I don’t play them much, but I am a bit of an odd ball as I like the WII console.  Is this considered portable?  I like the Wii as it requires full motion instead of just a thumb and finger push.

Do you prefer the original Arcade or MAME gaming and why?

Oh original, absolutely.  You will never get the same experience with MAME as you do with the original board set.  To me playing the game as it was originally designed on the technology of its day gives a more nostalgic and generally a better image.

What games today do you play and what are your favorite genres of games? 

I play all types but still prefer Pinball.  I love the older EM games, especially the unique ones that have such amazing engineering designs such as the racers, shooters and other odd and wacky things.

If you could only have one arcade game, what would it be and why?

This goes against what I said earlier, but if I was limited to only one game, then it would be a MAME game.  I make this recommendation a lot, if you are limited in space, get a MAME and then as many pinball machines as you can fit.  Video games give you almost the same experience every time but with pinball, since so much is dependent upon physics the game changes constantly.  So, if it would be just one game, then Pinball and if I had to pick just one pin, the I would have to keep my Back To The Future game.

How does arcade music influence games past and present?

Arcade music has a huge influence on how games play.  Music can add excitement, drama and even irritation.   Music in games is very much a part of the design and how one feels when playing.  I love playing Phoenix just for to listen to Fur Elise in the second level.  And there are some games that the music/sounds of specific level just get under my skin and makes me play worse… as it was designed to do.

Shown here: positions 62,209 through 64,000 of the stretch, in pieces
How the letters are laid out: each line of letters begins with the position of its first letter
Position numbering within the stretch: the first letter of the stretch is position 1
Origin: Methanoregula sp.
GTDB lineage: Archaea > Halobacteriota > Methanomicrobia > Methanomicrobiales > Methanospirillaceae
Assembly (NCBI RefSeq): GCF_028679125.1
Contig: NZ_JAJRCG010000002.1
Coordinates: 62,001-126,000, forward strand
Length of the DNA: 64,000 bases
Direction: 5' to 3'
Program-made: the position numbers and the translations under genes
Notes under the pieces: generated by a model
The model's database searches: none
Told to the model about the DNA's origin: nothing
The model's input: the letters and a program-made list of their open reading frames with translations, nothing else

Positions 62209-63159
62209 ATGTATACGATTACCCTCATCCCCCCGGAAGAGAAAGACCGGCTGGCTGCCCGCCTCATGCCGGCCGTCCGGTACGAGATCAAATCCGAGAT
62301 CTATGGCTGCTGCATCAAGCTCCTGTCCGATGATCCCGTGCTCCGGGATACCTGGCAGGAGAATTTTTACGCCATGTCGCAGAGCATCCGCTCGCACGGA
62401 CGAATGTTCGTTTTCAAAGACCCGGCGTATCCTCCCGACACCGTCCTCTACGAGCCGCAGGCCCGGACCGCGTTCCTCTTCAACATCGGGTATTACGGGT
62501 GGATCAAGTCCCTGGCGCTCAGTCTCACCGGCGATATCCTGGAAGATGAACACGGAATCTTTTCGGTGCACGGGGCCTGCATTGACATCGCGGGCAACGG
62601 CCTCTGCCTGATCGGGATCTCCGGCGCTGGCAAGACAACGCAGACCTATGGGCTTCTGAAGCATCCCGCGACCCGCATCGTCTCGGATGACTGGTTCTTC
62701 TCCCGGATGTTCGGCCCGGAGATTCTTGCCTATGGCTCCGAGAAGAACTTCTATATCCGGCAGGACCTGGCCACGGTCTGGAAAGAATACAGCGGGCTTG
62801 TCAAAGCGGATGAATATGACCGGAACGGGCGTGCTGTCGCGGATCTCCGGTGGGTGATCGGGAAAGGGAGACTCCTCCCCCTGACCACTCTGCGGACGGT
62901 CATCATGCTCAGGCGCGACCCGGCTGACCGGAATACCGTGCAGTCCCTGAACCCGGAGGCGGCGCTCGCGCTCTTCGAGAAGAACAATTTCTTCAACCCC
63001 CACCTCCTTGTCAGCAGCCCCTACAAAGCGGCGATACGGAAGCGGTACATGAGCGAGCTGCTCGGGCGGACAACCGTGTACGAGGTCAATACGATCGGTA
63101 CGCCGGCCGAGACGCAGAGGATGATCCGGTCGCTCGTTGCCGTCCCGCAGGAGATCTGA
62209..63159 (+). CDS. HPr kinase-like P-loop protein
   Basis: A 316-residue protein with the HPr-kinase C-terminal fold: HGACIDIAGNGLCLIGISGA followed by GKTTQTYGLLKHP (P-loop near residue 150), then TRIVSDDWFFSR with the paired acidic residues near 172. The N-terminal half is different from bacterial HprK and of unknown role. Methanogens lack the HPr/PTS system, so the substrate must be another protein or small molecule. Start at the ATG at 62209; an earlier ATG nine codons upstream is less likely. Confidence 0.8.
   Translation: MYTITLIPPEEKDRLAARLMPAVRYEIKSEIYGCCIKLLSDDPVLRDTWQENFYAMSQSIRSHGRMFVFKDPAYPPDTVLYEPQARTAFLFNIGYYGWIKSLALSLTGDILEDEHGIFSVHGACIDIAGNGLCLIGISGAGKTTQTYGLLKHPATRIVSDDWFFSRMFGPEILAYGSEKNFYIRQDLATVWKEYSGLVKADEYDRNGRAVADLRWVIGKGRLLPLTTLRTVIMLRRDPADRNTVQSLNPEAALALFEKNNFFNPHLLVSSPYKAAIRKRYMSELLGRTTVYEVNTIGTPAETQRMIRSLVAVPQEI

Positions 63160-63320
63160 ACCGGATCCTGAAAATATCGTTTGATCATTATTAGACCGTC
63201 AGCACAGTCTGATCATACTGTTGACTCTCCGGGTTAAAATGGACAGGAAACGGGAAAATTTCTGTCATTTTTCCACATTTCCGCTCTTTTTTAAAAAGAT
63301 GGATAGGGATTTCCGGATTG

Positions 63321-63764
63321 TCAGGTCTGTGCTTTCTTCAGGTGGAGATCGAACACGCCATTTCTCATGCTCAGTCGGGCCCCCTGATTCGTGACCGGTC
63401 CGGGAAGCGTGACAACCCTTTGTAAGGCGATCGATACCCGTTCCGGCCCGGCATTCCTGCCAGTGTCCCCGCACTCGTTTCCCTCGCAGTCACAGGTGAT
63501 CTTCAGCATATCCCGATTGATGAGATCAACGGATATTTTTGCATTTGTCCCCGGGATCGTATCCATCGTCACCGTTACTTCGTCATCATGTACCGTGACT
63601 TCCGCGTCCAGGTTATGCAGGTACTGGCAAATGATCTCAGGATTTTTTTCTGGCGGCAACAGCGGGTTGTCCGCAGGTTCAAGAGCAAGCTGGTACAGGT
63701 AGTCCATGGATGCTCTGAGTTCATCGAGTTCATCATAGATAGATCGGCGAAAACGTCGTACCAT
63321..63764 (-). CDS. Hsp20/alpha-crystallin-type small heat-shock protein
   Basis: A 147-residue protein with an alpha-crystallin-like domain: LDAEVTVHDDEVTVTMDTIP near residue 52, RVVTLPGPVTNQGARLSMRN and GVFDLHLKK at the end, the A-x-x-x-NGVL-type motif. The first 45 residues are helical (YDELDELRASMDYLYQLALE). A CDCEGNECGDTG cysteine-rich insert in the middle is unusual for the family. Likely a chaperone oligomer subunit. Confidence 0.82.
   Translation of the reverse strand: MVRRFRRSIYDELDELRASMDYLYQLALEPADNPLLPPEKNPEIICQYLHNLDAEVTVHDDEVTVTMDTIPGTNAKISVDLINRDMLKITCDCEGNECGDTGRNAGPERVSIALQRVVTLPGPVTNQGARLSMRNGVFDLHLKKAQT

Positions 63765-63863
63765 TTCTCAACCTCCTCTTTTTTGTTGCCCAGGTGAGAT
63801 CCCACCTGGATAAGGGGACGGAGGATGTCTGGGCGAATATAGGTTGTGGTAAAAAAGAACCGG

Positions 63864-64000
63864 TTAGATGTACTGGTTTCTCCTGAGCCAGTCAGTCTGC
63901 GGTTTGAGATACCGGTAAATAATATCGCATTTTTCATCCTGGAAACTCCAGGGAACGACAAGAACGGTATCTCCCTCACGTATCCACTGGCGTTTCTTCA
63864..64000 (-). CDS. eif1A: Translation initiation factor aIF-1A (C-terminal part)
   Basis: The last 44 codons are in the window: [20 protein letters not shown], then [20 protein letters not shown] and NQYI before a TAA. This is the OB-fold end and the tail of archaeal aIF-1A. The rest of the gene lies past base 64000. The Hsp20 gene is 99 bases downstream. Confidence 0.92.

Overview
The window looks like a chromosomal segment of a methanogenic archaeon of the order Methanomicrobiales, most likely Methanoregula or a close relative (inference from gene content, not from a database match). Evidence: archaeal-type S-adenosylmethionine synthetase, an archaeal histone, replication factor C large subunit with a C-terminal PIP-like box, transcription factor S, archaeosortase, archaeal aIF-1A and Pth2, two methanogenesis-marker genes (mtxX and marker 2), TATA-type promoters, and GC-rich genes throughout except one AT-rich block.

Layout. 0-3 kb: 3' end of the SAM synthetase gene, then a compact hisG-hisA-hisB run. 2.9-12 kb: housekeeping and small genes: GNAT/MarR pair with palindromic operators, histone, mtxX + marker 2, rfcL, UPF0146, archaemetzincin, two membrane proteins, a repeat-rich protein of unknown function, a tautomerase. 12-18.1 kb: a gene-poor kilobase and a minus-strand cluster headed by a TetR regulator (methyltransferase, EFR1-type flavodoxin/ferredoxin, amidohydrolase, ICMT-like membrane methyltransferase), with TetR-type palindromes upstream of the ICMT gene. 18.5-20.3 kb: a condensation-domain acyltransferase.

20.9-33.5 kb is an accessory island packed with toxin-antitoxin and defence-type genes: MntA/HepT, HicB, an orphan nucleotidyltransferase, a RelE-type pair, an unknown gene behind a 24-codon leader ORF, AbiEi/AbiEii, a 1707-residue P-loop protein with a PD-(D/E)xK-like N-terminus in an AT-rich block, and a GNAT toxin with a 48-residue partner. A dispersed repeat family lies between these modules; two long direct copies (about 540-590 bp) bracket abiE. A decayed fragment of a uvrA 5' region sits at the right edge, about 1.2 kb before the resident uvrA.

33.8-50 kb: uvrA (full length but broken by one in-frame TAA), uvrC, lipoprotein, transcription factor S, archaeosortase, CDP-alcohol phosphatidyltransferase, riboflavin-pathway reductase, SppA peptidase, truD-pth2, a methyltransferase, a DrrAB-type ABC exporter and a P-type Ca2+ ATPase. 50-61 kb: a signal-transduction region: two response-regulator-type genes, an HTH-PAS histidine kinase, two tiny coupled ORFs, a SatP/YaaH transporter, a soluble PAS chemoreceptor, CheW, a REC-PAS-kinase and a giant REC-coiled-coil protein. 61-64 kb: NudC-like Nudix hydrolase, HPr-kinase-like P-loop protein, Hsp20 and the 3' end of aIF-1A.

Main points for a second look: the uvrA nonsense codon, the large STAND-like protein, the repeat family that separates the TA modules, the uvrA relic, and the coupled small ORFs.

Are arcades aimed mainly at children, adolescents or adults?

New arcades are always aimed at the adolescents of the day.  Children’s money is controlled by the parents.  Adults tend to spend less and want more for their buck.  Adolescents don’t care what it cost, and their attention span is short which fits perfectly with the business model of arcade games of short play for decent money with just enough challenge to get another paid game from the player.

Do you believe some arcade games are too violent and lead to violence in America today?

No.  I do think the advent of super addictive games on phones and consoles, both online and offline, is keeping people from living a non-electronic life.

Do you prefer playing arcade games alone, against friends and why? 

Gotta be with friends.  Life is about sharing joys with others.  Besides, trash talking yourself is no fun!

Which company makes the best arcade games and why?